Venetian is blind to real history;Opinion

30th April 1999 at 01:00
OH DEAR, in an attempt to encourage the girls' interest in history I've agreed they can go and see The Honest Courtesan which opens tonight. No doubt this is a very silly film.

"She defied the decadent world of 16th-century Venice to transform the hearts of men and the fate of women," says 20th Century Fox. She also saves the city from invasion, so I'm told, helps the Doge realise that women should be educated to university level and probably campaigns for free nursery places in the Palazzo Ducale while she's at it.

Don't get me wrong. As the father of females I am all in favour of positive role models and agree that no one should be disadvantaged by dint of class, gender, race or creed. But then who - with the possible exception of Mr. Milosevic - doesn't believe in that these days? Where I do discriminate however is in insisting that we each stick to our own century.

The Honest Courtesan is no doubt one of those naive historical films where you can spot the good guys because they're the ones talking about democracy, the benefits of dietary fibre and what high hopes they have for this new continent called "America".

Heroism By Hindsight: it's an old trick but cinemagoers keep falling for it. When Ken Branagh directed himself as Baron Victor Frankenstein he had more right-on ideas than Ben Elton with an opinion poll stuffed up his microphone. (Not that 90s values stopped the Branagh Baron doing something foolishly fatal like sticking a lightning conductor into the inert form of Robert de Niro.) The problem with historical movies is that they are, in the main, contemporary stories enacted in fancy dress. When Clark Gable played Mr Christian, Fletch was very 1930s and clearly slapped the dames around a bit whereas Mel Gibson's Christian was an 80s hearthrob who believed in women's rights.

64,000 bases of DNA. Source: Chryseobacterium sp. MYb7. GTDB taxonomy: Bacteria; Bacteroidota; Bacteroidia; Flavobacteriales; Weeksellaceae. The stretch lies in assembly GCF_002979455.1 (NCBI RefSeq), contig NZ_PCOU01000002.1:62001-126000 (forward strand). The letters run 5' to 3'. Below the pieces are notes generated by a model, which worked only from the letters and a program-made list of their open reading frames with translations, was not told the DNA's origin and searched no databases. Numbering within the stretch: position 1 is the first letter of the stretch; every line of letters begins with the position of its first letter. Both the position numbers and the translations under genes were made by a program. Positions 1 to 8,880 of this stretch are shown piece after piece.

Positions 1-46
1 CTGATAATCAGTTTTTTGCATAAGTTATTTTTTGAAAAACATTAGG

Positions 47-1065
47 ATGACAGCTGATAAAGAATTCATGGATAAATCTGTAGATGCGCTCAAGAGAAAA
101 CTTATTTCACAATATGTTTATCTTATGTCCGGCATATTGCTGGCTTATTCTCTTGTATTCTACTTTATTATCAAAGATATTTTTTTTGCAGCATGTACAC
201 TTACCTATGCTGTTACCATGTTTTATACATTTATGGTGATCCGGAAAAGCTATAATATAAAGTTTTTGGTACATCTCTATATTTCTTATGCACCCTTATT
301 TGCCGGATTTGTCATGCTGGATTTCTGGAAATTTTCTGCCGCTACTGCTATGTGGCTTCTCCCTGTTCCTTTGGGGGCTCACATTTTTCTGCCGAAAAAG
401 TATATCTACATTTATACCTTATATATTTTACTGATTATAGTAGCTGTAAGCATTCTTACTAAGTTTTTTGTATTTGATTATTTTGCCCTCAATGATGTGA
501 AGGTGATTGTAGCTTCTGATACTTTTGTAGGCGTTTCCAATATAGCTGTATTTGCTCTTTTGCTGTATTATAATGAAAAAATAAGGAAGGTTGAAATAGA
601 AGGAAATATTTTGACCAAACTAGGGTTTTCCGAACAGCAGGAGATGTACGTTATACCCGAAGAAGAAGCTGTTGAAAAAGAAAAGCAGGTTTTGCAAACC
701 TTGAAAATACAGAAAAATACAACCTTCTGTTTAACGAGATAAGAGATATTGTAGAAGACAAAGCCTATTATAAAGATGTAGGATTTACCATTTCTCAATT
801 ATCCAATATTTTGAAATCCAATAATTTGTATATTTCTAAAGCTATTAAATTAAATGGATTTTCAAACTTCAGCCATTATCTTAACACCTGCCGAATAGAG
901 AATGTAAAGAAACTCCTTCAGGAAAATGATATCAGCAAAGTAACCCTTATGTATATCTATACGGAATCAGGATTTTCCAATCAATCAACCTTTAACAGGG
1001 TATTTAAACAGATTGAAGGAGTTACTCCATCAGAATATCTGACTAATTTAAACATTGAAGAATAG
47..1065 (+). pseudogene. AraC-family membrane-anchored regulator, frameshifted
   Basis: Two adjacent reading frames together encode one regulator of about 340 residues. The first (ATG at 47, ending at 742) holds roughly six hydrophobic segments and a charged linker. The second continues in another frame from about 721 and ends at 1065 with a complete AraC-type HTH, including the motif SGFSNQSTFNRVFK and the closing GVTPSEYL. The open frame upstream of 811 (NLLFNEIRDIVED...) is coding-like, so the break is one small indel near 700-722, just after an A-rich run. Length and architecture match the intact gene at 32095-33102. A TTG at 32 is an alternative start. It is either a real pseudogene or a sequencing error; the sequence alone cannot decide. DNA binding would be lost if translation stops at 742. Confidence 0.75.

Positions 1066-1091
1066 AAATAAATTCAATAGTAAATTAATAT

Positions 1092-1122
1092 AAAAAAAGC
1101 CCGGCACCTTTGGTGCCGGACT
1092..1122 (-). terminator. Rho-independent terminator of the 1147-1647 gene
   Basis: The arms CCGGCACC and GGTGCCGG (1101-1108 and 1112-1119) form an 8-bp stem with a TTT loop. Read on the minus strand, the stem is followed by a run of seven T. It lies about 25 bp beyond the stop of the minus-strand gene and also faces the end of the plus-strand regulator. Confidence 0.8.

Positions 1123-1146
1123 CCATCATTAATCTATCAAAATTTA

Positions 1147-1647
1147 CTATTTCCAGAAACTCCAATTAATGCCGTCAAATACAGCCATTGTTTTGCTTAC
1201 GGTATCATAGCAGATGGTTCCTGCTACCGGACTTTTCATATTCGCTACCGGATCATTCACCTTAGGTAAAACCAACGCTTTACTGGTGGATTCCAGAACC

Hollywood's view of history all too often encourages us to judge the past by the values of the present. As a result my daughters now think David Livingstone a monster because he didn't consult his wife, Thomas More is no longer a saint because he tortured heretics and Elgar once made a racist remark. We have to judge the past on its own terms or it makes no sense at all.

They also think dads are no fun to go to the cinema with any more.

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